When Medium Meets Message: Professional Development for the 21st Century

Jim ShimabukuroBy Jim Shimabukuro

At some point in the process of change, the talk becomes the walk and the medium is the message. In education, we’re finally getting there.

For the longest time, the vast majority of conferences on the latest Internet technologies have been held in face-to-face or onground venues in large cities. Teachers have only one way to participate, and that is to travel to the conference site. There, as they have for the past twenty years or more, they gather in auditoriums and listen to experts on leading edge technologies and strategies for using them in blended or online classrooms. Ironically, the experts, who gush about the latest social media such as Twitter, Facebook, and blogs, use notebooks, PowerPoint, and handouts in their lectures, and the participants, by and large, take notes as they have for the last century and a half.

No one thinks it strange that information about the latest online media is presented in a medium that Socrates would have found familiar. The disconnect between medium and message makes sense when the gap between innovation and practice is wide and the majority in the audience are on one side and presenters, on the other.

But as teachers become increasingly tech savvy and routinely use the latest web-based interactive technologies, the gap shrinks and the old medium suddenly seems out of place, an anachronism, a rock stuck in a fast moving stream. For example, in some of the latest onground conferences, real-time back channel discussions in blogs and tweets are often more dynamic, flowing around the speaker and taking the content far beyond the plodding onstage lecture. More importantly, these parallel forums are also interactive and accessible to e-rubberneckers around the world.

One of the earliest professional development conferences to walk the talk on technology in education is the International Online Conference (formerly the Illinois Online Conference). It’s completely virtual. Audience and presenters participate online, synchronously and asynchronously, from the comfort of their home or office. In an eblast on April 11, the organizers announced the theme for 2011, “Going Mobile in Higher Ed.” As usual, it “will be held entirely over the Internet,” and this year it will “focus exclusively on mobile technologies” such as “smartphones, tablets, e-books, and other devices” in learning and teaching.

But the real surprise is that IOC 2011, which begins on April 27, will also be accessible via mobile technologies! In other words, the conference about going mobile will also be mobile, bringing message in alignment with medium.

Is this balance between message and means important? Couldn’t the conference be delivered just as effectively onground or via non-mobile technology?

For answers, we could look at other forms of media and message alignment in efforts to incorporate technology in education. For example, in the recently published “Certification in Distance Learning for Online Instructors: Exploration of the Creation of an Organic Model for a Research-Based State Institution” (in the Online Journal of Distance Learning Administration, spring 2011), Lee Graham and Lisa Thomas describe a program to certify teachers for online teaching. Aside from the fact that it takes a teacher-centric approach and is based on the understanding that “faculty . . . are accustomed to academic freedom and autonomy” and are “accomplished faculty members in educational institutions, rather than products in a manufacturing facility,” the program is exemplary because it is delivered online. This is a departure from many similar efforts in colleges around the country where participants are required to attend onground workshops.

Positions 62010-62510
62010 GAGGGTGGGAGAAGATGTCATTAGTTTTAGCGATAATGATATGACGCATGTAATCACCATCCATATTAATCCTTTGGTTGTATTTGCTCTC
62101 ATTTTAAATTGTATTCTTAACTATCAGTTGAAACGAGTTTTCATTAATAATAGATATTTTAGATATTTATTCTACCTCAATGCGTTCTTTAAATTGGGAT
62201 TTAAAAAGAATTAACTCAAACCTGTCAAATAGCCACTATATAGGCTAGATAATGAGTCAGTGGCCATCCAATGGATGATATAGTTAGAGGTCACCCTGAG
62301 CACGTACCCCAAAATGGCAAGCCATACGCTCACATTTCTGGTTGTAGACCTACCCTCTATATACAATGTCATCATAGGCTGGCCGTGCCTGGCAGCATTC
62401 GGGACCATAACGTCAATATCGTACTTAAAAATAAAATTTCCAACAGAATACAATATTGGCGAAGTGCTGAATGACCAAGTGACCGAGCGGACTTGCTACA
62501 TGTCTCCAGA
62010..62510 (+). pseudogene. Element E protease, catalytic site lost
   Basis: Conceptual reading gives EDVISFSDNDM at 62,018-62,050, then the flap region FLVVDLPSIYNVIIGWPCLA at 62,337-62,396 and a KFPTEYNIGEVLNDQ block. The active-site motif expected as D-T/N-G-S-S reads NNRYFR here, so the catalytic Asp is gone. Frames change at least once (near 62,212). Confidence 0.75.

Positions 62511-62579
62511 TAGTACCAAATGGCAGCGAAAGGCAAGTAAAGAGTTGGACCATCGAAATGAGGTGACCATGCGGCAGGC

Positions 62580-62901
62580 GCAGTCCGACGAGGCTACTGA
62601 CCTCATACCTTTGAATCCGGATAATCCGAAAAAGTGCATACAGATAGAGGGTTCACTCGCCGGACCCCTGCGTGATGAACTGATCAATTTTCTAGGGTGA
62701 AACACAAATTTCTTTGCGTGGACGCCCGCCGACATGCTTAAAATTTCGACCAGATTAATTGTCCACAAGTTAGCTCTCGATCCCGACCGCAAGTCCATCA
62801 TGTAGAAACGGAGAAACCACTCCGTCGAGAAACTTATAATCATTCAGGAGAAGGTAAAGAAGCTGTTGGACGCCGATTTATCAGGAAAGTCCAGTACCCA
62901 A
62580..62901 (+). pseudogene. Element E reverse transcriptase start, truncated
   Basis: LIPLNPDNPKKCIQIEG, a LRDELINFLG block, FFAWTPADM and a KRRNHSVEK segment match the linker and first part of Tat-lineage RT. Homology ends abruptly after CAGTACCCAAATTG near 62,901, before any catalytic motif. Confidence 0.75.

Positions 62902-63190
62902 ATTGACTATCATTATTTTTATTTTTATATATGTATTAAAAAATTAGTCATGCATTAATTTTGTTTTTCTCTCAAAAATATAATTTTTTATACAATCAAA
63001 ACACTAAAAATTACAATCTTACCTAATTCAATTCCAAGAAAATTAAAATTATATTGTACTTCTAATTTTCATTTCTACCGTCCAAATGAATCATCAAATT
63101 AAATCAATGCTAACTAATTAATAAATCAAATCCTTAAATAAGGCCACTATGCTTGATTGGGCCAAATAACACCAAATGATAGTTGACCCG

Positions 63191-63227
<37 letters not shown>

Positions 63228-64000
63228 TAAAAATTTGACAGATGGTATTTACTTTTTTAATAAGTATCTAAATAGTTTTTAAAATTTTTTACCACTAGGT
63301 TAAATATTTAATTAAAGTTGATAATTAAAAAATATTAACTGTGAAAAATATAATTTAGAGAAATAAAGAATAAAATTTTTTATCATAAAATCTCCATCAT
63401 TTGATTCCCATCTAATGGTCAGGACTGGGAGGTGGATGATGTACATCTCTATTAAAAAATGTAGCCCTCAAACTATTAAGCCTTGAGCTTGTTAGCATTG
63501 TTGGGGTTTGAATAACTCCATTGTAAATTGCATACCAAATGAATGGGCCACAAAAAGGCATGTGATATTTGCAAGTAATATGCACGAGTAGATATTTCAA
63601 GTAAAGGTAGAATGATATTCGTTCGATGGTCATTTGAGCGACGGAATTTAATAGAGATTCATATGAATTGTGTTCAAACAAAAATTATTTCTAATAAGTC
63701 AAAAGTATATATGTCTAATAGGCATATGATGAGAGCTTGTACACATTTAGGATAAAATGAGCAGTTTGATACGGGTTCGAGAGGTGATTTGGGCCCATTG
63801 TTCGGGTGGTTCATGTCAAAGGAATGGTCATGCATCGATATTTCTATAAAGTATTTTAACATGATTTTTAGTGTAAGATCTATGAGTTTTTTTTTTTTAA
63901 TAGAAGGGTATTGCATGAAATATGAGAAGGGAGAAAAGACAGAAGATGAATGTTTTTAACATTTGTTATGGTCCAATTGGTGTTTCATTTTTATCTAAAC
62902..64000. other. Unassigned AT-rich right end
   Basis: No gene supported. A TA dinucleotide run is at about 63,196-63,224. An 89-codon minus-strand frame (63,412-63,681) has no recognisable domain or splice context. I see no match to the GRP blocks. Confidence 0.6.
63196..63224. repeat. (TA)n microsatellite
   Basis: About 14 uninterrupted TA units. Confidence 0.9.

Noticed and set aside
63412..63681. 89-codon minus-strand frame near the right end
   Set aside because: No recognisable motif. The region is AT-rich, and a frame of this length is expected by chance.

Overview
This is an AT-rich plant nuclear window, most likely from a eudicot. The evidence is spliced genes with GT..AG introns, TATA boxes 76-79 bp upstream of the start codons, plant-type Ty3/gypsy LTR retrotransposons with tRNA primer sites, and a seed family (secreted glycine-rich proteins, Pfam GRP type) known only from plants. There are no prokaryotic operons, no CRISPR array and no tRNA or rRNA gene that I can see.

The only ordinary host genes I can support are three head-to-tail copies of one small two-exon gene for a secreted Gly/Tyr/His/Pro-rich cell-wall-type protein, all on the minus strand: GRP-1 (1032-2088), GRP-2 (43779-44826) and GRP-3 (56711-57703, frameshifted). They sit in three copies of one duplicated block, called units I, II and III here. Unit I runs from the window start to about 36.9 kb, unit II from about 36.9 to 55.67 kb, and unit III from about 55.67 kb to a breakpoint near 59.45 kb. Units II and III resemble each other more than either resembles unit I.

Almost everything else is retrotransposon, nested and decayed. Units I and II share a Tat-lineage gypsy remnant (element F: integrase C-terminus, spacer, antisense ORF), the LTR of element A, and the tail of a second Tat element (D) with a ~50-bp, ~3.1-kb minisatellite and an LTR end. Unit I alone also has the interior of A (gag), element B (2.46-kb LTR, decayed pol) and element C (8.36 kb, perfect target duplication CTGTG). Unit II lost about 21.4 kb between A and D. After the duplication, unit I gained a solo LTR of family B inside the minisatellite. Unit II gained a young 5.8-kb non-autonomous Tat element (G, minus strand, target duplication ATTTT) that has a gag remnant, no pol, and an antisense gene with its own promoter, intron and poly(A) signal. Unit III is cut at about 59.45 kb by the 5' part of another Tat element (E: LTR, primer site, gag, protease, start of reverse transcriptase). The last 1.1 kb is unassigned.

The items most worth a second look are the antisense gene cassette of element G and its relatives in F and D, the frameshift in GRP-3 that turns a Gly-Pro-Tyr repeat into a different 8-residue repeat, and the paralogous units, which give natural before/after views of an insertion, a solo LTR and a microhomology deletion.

This alignment of message and medium provides an opportunity for modeling, and Graham and Thomas report that “faculty members creating new courses were influenced by the design of the certification course, and worked to emulate the aspects of the course that they found most effective in their new designs.”

As human beings, we learn best when the medium and the message work together. Thus, if the message is “Going Mobile in Higher Ed” or teacher-based course design, perhaps the best medium is the technology itself.

2 Responses

  1. I just came from a career school conference where one of the tracks was about online teaching and learning. There is still resistance in this particular sector to online education-this was the second year the topic was presented. More people were open to it this time around, which tells me that we are making inroads, although it is a slow process.

    Many think that online learning is about webinars, which I suppose is a step in the right direction because at least people are using technology. It’s a little frustrating, but reading this journal keeps me motivated to continue to encourage my colleagues to explore the medium. Thanks, Jim!

  2. Hi, Jan.

    As educators, we rely on conferences and publications for the latest information about learning and teaching. Traditionally, conferences have been onground and publications, in hardcopy. But this is rapidly changing because organizers and publishers are realizing that their content can be delivered virtually, too.

    There are still issues of “ownership” and “profit,” but I believe these will eventually be resolved and the vast majority of conferences and journals will go completely online for maximum accessibility to all. -Jim S

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